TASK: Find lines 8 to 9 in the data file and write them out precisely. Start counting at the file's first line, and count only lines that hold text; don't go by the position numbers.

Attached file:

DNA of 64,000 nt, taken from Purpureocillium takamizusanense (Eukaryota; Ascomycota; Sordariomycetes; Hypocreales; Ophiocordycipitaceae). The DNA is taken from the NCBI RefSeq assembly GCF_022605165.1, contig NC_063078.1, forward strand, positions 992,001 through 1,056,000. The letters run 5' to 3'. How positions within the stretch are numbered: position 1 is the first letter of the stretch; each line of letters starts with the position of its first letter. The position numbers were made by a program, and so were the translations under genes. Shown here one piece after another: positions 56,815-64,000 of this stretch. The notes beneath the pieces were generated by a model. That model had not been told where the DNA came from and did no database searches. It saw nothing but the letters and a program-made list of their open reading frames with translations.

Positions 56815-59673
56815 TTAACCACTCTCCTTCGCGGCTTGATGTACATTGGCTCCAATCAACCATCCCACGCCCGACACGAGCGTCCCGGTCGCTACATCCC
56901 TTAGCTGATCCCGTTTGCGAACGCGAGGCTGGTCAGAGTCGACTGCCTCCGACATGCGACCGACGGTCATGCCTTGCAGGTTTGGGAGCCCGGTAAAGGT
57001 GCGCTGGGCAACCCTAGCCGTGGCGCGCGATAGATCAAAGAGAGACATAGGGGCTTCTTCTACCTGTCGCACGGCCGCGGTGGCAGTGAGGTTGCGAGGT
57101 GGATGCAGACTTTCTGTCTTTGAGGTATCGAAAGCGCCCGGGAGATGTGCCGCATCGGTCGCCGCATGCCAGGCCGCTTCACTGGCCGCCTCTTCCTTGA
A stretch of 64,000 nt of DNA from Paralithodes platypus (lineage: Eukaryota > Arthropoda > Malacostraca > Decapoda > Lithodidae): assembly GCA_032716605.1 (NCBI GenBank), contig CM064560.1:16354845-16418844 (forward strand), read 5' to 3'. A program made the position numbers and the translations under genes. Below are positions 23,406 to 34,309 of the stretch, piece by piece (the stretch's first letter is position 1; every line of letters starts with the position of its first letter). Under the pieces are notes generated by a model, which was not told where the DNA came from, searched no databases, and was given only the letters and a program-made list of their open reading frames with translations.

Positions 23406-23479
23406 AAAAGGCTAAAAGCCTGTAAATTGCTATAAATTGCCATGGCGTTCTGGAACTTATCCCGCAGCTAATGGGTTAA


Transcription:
Positions 23406-23479
23406 AAAAGGCTAAAAGCCTGTAAATTGCTATAAATTGCCATGGCGTTCTGGAACTTATCCCGCAGCTAATGGGTTAA